Frank Frazetta's Death Dealer #2


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Frank Frazetta's Death Dealer #2


  • Words: Joshua Ortega, Nat Jones, & Jay Fotos
  • Art: Nat Jones
  • Inks: Nat Jones
  • Colors: Jay Fotos
  • Story Title: Shadows of Mirahan, Part 2
  • Publisher: Image Comics
  • Price: $3.99
  • Release Date: May 16, 2007

Image’s best-selling title continues, at long last giving an updated origin to Frazetta’s legendary frontispiece character. Is it as good as the numbers say?

The story is a somewhat familiar one: a little Spawn, a little Spawn: The Dark Ages, and a little Spawn: Godslayer, all minced and tossed and served once again within the Dark Ages. In issue #1, readers were introduced to a world once plagued by war, though long since stabilized and at peace. But now comes a new supernatural threat: an army of the undead that marches to devour all. The World Tree, in a reactionary move of some sort, absorbs one of the undead’s victims – a young man whose soul returns for the love of a girl he promised he’d come back to – transforming him into a force not seen since the old wars ended: the Death Dealer. In issue #2, the battle begins as the undead reach their first stronghold of humanity, and into this morass of violence rides the Death Dealer. What his purpose is, what side he chooses, whether he has a side or is simply Death incarnate, and why the undead monsters’ seem pleased as punch to have him up against them, remains to be seen.

The inaugural issue was relatively strong, though it contained nothing unique, and this second issue suffers second-issue-itis, with little of the plot advancing, the action only just beginning, and the writer’s use of character seemingly torn between setting them where they need to be and fleshing them out beyond their first-issue introductions, managing, ultimately, neither in any affecting way. Novelist Joshua Ortega brings an ardently standard high-fantasy flavor to the tale, keeping it bleak and dark and deadly but never pushing the boundaries much beyond. Thus far, the tale of the Death Dealer has been a predictable one, which is not to say poorly told, but then neither has it been surprising or adventuresome in any way. For all the criticism the 90’s one-shots received for their wafer-thin plots, this new series lacks the elemental, nearly manga-esque, Grand Guignol fury that so suits the character, that so reflects his instant, visceral influence upon any person’s imagination when first they lay eyes on him.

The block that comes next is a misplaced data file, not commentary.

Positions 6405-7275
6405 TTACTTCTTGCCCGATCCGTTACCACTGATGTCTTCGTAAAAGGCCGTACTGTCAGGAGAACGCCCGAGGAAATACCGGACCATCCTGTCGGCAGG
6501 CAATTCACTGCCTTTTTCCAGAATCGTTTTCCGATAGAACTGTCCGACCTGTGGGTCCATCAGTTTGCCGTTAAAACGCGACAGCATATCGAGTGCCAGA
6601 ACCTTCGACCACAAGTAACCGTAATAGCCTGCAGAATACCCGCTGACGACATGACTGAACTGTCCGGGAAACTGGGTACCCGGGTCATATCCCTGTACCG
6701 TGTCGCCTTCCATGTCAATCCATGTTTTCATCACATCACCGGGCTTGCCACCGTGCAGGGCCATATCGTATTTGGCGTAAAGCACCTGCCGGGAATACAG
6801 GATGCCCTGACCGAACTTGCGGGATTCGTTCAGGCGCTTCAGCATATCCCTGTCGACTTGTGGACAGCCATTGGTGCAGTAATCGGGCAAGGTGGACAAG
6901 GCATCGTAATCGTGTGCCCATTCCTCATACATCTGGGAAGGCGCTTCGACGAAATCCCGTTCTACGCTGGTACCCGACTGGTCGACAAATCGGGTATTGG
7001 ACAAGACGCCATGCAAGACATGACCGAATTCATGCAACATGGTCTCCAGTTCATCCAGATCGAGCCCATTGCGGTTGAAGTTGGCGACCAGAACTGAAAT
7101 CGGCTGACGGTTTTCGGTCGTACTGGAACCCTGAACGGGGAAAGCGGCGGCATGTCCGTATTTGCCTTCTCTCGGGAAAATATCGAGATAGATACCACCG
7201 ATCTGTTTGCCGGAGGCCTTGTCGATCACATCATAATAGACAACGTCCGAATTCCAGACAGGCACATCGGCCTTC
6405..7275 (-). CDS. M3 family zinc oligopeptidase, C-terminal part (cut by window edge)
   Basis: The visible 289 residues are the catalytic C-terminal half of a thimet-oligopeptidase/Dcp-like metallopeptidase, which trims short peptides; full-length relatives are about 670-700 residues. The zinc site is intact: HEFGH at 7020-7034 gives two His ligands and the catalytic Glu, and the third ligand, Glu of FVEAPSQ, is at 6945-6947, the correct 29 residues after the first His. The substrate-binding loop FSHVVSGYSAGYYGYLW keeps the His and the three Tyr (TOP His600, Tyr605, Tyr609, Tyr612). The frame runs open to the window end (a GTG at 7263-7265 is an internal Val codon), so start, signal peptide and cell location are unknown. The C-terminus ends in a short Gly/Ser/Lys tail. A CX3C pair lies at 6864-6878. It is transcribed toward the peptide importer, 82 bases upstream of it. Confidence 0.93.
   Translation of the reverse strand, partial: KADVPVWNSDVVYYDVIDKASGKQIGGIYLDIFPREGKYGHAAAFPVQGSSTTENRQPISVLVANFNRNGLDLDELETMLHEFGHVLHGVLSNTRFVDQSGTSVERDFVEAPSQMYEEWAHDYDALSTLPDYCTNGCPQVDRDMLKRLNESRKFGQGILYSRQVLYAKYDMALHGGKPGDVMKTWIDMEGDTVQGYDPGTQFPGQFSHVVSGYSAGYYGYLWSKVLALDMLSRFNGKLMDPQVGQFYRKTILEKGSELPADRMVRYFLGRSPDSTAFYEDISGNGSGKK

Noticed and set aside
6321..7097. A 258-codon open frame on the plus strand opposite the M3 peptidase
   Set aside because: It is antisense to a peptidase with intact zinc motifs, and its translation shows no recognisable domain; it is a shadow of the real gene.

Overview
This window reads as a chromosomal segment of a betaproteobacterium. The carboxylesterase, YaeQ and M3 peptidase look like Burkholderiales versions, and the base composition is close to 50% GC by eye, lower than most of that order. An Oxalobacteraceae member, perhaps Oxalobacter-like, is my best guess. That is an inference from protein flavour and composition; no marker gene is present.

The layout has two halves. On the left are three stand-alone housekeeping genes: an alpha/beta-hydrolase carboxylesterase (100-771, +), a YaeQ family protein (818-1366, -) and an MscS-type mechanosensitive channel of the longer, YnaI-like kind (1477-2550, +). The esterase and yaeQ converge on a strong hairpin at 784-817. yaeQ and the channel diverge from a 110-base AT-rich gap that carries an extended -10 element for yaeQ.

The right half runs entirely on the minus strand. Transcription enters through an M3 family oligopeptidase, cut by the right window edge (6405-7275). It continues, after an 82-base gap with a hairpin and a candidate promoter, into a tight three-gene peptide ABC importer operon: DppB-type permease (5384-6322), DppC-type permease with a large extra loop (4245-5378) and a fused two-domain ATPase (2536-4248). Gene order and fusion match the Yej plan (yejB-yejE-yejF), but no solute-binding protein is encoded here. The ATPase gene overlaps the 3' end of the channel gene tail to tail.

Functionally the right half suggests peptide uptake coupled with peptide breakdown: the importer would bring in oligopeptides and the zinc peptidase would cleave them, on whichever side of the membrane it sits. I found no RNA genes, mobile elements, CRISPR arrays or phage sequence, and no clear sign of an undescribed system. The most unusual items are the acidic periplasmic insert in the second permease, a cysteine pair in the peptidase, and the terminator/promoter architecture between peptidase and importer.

It is, however, heartening that the series still has four issues to go, which may mean that there is more to the tale than has been presented. Of course, if the progression of character and event doesn’t speed the hell up, then this may only infer that readers have a far greater budget to lose than the story in fact demands (at $3.99 an issue, it’s nearly required that the creators produce a more substantial story within its pages than they have until now). The final page of issue #2 is a worthwhile cliffhanger, definitely quite the hook, and it’s certainly the beginning of a subplot that may make or break this series as a whole, by proving it as something beyond a mere slaughterfest. Although, again, the possibilities for this aspect being handled with rote execution – especially should the writers treat it in too similar a fashion to Spawn or Godslayer – are staggeringly elevated, and by and large, looking at what’s been offered until now, my hopes for this series aren’t high.

Nat Jones and Jay Fotos continue to produce solid art, though even here nothing exceptional, and nothing that isn’t highly evocative of what has already been enjoyed during Jones’ run of Spawn: The Dark Ages. The atmosphere is well constructed, however, no matter how repeat it may seem; in fact, Jones’ reuse of his stylistic approach to Dark Ages allows him to effortlessly create a world well suited to Death Dealer, and the great character himself is very well etched, looming larger and more haunting over every other demon, creature, undead monster, and warrior of the tale.

Is it as good as the numbers say? No, not really, but it isn’t a bad series. Certainly not worth the $3.99 cover price, not until it proves itself as something with a greater substance than what has come before, but it is aptly atmospheric, and it does maintain a script that’s only laughable and cliché in a smattering of places while overall using dialogue and set-up that’s easy on the mental ears. Still, it’s horridly uninspiring that this great character’s origin is so Spawn-like (dead guy coming back for left-behind love as supernaturally-powered thing that’s nearly unstoppable). I dearly wished the series’ creators could have wracked their heads for a more original, worthy conceit, especially for such a long-lasting icon, but in the end, my call is that Death Dealer could still use a further update when Shadows of Mirahan concludes.

This isn’t the ultimate version of the ultimate picturesque character, but just a version, riddled by fantasy clichés and McFarlane-inspired tropes.

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